If you're in the middle of a break-up and you don't trust your spouse, it might make sense to consider filing separate income tax returns with the IRS. Just make sure you aren't losing a slate of credits in the process.
The clock is ticking on tax refunds from 2015. More than 1 million taxpayers are owed money from the IRS and still haven't collected. Here's what you should know.
Wealthy parents who allegedly disguised bribe payments as charitable contributions to a non-profit may catch heat from the IRS, tax professors said.
Few people would expect to face a tax bite on a scholarship, yet there are situations in which that might be the case. Here's what you should know.
Imagine filing your Form 1040 with the IRS and then finding out you need to submit an amended return because your company sent you inaccurate earnings and tax data. It happens. Here's how to deal.
In general, paying taxes with a regular credit card, without rewards, may not be a great idea.
Refunds are starting to look a little like last year's. The average tax refund was $3,068 for the week of March 1, reflecting an increase of $22 versus the year-ago period, the IRS found.
Under the right circumstances, even the weirdest expenses may be eligible for a tax break. Here are five situations where the IRS allowed them.
Taxpayers getting a spring windfall from Uncle Sam still managed to have a few bucks left in the bank by fall, according to J.P. Morgan Chase Institute.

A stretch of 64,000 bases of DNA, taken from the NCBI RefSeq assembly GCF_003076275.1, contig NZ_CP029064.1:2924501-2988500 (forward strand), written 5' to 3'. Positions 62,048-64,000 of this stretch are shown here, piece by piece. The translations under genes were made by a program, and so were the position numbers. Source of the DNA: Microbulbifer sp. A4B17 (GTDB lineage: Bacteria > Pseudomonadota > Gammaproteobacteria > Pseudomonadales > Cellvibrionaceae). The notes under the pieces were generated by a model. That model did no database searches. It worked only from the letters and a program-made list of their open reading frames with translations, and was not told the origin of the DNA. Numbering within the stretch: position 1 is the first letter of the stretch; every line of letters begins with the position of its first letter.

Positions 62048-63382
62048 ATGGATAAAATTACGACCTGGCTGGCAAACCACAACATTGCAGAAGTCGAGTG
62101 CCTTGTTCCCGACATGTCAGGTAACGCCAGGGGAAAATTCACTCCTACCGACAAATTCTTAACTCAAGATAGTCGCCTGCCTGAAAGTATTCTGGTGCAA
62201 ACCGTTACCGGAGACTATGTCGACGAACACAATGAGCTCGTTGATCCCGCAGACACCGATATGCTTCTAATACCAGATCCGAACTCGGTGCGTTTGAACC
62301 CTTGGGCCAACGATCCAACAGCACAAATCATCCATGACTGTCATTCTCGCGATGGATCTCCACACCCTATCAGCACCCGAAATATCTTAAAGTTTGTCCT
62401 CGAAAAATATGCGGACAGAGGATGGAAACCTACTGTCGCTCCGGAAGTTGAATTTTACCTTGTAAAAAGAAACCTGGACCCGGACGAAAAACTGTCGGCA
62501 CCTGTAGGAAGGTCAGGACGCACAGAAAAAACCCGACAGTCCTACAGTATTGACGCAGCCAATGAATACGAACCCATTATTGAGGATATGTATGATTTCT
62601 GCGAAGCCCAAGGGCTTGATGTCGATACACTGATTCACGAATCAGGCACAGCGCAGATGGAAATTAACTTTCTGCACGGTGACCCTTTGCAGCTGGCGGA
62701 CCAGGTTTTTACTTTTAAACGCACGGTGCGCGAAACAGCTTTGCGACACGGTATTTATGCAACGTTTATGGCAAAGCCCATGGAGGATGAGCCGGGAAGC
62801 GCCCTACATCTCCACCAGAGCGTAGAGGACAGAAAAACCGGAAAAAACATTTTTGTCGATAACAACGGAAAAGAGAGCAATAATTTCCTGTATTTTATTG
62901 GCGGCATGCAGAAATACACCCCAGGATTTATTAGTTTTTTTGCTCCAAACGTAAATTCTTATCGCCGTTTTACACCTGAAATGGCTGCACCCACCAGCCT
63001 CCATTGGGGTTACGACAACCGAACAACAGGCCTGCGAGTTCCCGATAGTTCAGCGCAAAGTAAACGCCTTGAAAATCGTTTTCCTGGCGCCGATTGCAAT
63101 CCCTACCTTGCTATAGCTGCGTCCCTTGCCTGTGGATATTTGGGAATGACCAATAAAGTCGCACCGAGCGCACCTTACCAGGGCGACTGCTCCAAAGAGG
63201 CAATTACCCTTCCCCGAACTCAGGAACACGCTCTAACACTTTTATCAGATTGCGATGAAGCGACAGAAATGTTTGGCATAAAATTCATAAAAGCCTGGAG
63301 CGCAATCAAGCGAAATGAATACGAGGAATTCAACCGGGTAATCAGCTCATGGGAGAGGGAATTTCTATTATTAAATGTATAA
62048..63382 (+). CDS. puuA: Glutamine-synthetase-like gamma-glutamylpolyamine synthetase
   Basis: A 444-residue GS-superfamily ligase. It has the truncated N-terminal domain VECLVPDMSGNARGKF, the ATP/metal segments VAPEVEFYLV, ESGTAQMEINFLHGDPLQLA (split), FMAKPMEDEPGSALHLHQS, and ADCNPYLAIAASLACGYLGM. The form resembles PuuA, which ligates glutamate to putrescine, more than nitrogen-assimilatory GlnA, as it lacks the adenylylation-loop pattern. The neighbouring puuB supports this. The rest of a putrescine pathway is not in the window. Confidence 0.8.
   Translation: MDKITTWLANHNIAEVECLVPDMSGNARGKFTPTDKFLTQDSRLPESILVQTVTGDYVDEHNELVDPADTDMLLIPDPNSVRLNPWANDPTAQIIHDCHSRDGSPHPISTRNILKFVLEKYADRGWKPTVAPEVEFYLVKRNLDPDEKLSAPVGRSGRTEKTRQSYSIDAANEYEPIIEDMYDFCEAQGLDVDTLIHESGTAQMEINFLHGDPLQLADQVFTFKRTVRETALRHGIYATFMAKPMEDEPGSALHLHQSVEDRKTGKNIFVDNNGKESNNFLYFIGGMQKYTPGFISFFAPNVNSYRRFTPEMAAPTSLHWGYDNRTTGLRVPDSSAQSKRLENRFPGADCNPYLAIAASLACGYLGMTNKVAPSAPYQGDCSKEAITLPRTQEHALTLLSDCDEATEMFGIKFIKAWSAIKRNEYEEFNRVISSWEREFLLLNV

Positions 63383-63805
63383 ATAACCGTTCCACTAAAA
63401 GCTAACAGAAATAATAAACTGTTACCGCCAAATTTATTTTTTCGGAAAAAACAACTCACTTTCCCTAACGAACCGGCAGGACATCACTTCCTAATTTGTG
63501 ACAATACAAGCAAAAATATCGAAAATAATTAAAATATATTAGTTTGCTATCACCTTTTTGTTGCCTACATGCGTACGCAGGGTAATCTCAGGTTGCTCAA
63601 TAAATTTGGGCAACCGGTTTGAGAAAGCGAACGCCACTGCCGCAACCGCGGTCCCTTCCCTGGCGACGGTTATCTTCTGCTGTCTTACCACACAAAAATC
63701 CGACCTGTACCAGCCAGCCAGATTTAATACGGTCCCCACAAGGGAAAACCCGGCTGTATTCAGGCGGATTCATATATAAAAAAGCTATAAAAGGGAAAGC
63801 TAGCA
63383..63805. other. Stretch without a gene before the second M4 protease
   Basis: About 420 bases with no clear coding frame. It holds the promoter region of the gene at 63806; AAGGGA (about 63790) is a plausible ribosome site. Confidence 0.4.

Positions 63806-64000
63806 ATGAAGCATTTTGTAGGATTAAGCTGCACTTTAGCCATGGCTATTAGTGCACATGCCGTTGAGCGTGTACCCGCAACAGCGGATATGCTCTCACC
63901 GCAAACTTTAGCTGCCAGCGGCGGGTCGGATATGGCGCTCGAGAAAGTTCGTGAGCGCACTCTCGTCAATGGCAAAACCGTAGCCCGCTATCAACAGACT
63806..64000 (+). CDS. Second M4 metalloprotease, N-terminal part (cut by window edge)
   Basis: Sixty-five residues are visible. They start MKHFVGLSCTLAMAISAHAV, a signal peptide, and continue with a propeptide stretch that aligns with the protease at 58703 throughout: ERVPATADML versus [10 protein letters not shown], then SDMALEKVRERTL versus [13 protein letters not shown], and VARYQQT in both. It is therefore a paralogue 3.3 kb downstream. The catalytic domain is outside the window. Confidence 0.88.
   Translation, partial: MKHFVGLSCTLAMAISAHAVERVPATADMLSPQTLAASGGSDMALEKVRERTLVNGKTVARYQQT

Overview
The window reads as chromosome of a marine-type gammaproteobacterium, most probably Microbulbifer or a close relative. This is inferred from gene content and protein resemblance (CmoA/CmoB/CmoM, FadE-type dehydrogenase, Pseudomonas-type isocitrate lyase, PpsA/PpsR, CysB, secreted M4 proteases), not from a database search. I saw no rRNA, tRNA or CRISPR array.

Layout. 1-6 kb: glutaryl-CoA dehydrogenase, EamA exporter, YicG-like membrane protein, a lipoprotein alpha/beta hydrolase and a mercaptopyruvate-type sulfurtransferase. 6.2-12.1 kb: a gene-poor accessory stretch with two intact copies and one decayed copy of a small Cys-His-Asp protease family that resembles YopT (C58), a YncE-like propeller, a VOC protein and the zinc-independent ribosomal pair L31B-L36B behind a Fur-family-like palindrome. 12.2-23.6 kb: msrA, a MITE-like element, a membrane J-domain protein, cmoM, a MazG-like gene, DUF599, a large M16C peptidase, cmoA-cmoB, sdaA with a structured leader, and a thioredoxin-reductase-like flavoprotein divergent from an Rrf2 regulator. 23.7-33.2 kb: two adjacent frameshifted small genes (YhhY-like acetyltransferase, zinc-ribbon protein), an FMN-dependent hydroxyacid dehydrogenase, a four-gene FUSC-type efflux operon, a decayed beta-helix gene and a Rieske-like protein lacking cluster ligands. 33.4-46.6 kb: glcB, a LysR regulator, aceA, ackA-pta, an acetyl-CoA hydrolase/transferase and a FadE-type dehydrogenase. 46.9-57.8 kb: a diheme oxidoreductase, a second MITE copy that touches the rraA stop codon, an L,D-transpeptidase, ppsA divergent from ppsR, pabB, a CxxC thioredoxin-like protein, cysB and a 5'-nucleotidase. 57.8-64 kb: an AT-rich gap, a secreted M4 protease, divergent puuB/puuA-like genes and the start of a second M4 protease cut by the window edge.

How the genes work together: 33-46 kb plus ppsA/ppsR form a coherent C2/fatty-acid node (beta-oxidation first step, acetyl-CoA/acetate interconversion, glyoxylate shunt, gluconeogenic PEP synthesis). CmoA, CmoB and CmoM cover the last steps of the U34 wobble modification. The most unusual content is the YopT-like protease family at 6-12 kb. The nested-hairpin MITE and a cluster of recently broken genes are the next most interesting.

The new 20 percent tax break for small businesses sounds like a good deal, yet accountants and tax prep software providers are grappling with last-minute changes to this provision. What it means for you.
Whether you paid college tuition in 2018 or you coughed up money for mortgage insurance, you should keep an eye on this package of tax breaks that are up for renewal.
Individual refunds are now in positive territory year over year, as the average check rises to $3,143. That's up from $3,103 a year ago. Here's what you can expect.
If you'll struggle to pay what you owe by Tax Day, experts say it's important to avoid panicking and to make sure you file your return on time anyway. Make sure you take measures to prevent this from happening next year.
If you're worried that you won't be able to pay your taxes this year, here are some tips that will help you minimize the damage.
Close to half of families participating in a poll by Haven Life still don't know what the new tax law means for them. Here's how it could affect their 2018 tax returns.
Fewer people are likely to itemize deductions on their 2018 tax returns, in light of changes from the Tax Cuts and Jobs Act. Here are six deductions that are off the table for many filers.
Yes, you can still cut your tax bill for 2018 and stash more money for retirement. Here's what you should know.
Your income tax return just might be the key to figuring out whether your spouse is squirreling away money. Here's what you should know.
For some taxpayers, refunds might be smaller this year. Here's how to deal and what you can do to prepare for next year.
Even though 2018 ended two months ago, these 3 strategies can still help you set aside money for your future and reduce your tax bill for last year now.